First off, the pair gave some background on what's been happening since the launch of Player Studio. While SOE only launched a few items this week, it actually has 63 items ready to be revealed on the Marketplace. They'll roll out little by little each week. In addition, SOE has received hundreds of submissions and is continuing to go through them and prepare more items once they're approved. Both Reynolds and Shoopack said they were impressed with the quality of the items and the enthusiasm from the players who are sending in ideas. They explained that some items were easier to implement than others. A 2-D t-shirt or cloak, for example, is much easier for players to design than a 3-D house item, so those types tend to meet the requirements more often and are not coincidentally easier to put into the game.
Shoopack described the process of taking a player submission and turning it into an item. Players who are creating an item have to consult the guidelines on the Player Studio site, as there are many technical parameters that they need to meet. When the team members are evaluating an item, they have to assess both the technical element as well as the creativity behind the item. If there's an item that could pose technical issues, the devsy often give guidance on how the player can meet requirements so it can be made into an in-game item. If it's approved, the team consults the player on what the name of the item should be as well as its description and even how it might fit into the narrative of the game. And while players don't have access to the effects tools, they can offer suggestions on desired special effects, such as a glow effect for a fireplace.
Reynolds told us that players have the ability to suggest a price when they submit the item, but it's up to the team to make the final call on how much it will sell for on the Marketplace. Once it's available for Station Cash, there are a number of factors that determine how long it remains available. If it's a holiday item, for example, it might stay up for sale through the holiday but then be taken down until next year. If it's a normal item, its longevity will depend on how successful it is sale-wise as well as how crowded the Marketplace is. If it's something that is relatively unique and fills a desired niche, chances are it will not only be more successful but stick around longer.
We asked the SOE duo whether they've seen any common mistakes among items that weren't approved, and they explained that most mistakes revolve around a technical issue, such as over-sculpting, and in those situations, the team will simply offer advice on how to fix it and ask the player to submit it again. Reynolds added that one recurring problem he's seen is that players design house items like dressers and cabinets believing that they will be placed against a wall, so they forget to design the back of the item. Reynolds and Shoopack offered two overall pieces of advice for those designing submissions: If it's a 3-D item, make sure you design all sides of the item, and make sure that your items fit the look and feel of the game.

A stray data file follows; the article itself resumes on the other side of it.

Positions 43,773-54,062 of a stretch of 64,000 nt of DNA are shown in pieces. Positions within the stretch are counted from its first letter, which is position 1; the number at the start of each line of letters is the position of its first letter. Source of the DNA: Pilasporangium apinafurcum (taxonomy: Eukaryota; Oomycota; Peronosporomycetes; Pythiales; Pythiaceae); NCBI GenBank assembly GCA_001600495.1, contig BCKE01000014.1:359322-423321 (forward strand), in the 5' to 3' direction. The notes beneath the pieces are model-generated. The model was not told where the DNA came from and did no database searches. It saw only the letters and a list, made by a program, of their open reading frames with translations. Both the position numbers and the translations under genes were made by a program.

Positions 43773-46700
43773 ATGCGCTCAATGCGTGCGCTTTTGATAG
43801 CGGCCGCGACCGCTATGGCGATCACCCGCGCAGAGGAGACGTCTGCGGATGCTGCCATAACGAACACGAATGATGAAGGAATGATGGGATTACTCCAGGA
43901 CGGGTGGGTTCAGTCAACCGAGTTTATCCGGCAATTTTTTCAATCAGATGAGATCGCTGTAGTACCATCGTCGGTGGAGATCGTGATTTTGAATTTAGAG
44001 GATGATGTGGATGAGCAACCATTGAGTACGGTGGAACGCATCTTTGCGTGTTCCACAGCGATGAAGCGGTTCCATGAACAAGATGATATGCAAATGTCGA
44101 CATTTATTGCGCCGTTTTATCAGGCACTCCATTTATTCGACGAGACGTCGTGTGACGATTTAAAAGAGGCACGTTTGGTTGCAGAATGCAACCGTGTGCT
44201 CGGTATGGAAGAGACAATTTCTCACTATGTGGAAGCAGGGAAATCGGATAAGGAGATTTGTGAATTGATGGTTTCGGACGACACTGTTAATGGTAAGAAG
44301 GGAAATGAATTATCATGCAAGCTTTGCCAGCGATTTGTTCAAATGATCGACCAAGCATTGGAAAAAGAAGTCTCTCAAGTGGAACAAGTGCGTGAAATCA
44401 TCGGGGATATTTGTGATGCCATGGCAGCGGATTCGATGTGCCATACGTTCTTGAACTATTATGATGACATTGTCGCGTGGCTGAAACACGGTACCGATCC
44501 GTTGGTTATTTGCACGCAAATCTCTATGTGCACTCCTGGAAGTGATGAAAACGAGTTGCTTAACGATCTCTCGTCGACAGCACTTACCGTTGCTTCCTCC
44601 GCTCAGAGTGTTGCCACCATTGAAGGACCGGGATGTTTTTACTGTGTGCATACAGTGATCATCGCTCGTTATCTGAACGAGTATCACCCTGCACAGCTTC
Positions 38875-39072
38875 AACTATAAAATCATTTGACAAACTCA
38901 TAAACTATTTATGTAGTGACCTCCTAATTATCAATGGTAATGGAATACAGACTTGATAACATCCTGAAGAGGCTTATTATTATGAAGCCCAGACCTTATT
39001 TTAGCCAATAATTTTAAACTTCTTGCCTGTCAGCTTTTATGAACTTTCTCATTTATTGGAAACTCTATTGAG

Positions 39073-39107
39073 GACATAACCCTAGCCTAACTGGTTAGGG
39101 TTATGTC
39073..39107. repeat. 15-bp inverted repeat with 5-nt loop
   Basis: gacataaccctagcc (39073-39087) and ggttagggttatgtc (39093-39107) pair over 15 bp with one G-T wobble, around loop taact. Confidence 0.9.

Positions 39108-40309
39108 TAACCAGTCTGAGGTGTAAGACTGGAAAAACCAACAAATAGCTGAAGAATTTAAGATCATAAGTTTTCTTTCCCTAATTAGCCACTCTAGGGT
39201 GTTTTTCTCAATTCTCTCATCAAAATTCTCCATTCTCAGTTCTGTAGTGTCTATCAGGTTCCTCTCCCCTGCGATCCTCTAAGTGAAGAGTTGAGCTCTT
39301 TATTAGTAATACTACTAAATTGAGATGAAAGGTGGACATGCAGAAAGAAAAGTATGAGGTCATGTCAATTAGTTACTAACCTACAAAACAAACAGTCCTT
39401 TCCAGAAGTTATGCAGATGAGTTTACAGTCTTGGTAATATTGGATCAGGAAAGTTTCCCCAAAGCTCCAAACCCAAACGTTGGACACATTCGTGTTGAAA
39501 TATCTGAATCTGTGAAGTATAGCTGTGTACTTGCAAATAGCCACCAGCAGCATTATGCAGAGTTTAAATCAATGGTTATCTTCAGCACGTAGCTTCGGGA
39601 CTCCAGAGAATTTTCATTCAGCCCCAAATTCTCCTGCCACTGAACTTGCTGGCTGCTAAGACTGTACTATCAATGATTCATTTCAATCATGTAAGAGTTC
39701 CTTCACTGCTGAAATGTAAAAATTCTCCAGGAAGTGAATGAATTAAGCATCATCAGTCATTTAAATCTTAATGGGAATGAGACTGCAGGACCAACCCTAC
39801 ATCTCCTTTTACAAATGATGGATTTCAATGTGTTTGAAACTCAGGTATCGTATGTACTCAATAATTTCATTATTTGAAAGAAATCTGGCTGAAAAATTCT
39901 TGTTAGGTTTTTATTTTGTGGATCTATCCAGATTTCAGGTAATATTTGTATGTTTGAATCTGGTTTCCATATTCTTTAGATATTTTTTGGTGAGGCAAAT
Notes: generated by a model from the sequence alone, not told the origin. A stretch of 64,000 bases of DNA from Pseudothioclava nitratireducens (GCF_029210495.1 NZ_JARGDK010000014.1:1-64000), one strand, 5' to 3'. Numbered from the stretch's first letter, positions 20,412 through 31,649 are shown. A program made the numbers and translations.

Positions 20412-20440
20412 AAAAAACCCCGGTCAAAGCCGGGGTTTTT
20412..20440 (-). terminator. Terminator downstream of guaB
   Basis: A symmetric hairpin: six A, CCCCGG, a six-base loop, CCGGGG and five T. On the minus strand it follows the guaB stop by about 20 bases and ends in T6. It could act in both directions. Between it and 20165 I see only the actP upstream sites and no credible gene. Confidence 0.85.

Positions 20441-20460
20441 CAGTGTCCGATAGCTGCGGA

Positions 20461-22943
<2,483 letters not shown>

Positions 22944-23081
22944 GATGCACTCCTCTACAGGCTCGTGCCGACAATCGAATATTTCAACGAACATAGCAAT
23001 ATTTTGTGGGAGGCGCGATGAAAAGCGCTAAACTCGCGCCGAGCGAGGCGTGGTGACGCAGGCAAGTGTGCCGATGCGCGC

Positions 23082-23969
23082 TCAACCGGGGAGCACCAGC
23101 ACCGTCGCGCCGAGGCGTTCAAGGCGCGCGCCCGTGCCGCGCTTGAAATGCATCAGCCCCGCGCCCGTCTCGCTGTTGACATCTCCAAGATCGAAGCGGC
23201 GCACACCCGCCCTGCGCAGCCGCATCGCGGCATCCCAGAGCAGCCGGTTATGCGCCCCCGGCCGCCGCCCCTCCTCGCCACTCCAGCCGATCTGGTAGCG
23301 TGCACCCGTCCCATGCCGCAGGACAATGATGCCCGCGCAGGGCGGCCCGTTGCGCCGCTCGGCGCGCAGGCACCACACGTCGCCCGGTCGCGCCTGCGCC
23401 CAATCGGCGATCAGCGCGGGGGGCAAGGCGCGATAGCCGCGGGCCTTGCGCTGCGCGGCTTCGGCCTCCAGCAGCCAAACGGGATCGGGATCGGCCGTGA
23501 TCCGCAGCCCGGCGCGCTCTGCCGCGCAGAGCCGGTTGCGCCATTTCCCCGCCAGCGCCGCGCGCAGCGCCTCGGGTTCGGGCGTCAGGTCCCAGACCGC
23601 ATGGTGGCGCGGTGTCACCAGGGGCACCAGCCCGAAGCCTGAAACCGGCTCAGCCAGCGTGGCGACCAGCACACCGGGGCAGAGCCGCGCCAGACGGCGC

Of course, there are many international players who aren't currently able to participate but who are eager to get involved. Reynolds said SOE is continuing to work on it but doesn't have a timetable yet because of the complications of reporting revenue sharing income with particular countries. Cue research and consultations with attorneys, tax experts, and security experts, all to get a trinket into a video game. Meanwhile, U.S. players who submit an item have to fill out a W-9 as part of the process, and SOE will report the earnings as required by law, so players will have to pay taxes on any revenue earned (the earnings checks are prepared and sent out after the end of every fiscal quarter).
As for future plans for Player Studio, Shoopack acknowledged the enthusiasm from players who hope to be able to design more types of items in each game. He told us that right now, the next thing in the works is the player deed system, which allows players to design a house or lot and then package it up and sell or trade it to other players. Beyond that, he added that SOE is working on implementing a mechanism to create weapons and hairstyles in the game. The team is working on setting up the parameters and providing files to the player-creators to establish technical guidelines. And the devs do want to expand the types of items players can make in EverQuest
and Free Realms
If you're wondering about whether other SOE titles will feature Player Studio, this next bit will grab you: Reynolds said that the Vanguard
team is planning around it and looking through models to determine what players will be able to create. PlanetSide 2
is still focused on the launch and making the player experience the best it can be, but Player Studio could be part of an update next year. Shoopack stressed that Player Studio is very much a part of all SOE titles going forward. The community is incredibly important in each of these games, he told us, and extending the opportunity to create assets and even immortalize their characters is something that SOE says it wants to provide.
If you're interested in checking out the new player-made items, they're available in EverQuest
, EverQuest II
, and Free Realms
. And if you're thinking of trying your hand at designing an item, you can get all the details on the SOE Player Studio
From the snow-capped mountains of New Halas to the mysterious waters of the Vasty Deep, Karen Bryan explores the lands of Norrath to share her tales of adventure. Armed with just a scimitar, a quill, and a dented iron stein, she reports on all the latest news from EverQuest II in her weekly column, The Tattered Notebook. You can send feedback or elven spirits to firstname.lastname@example.org.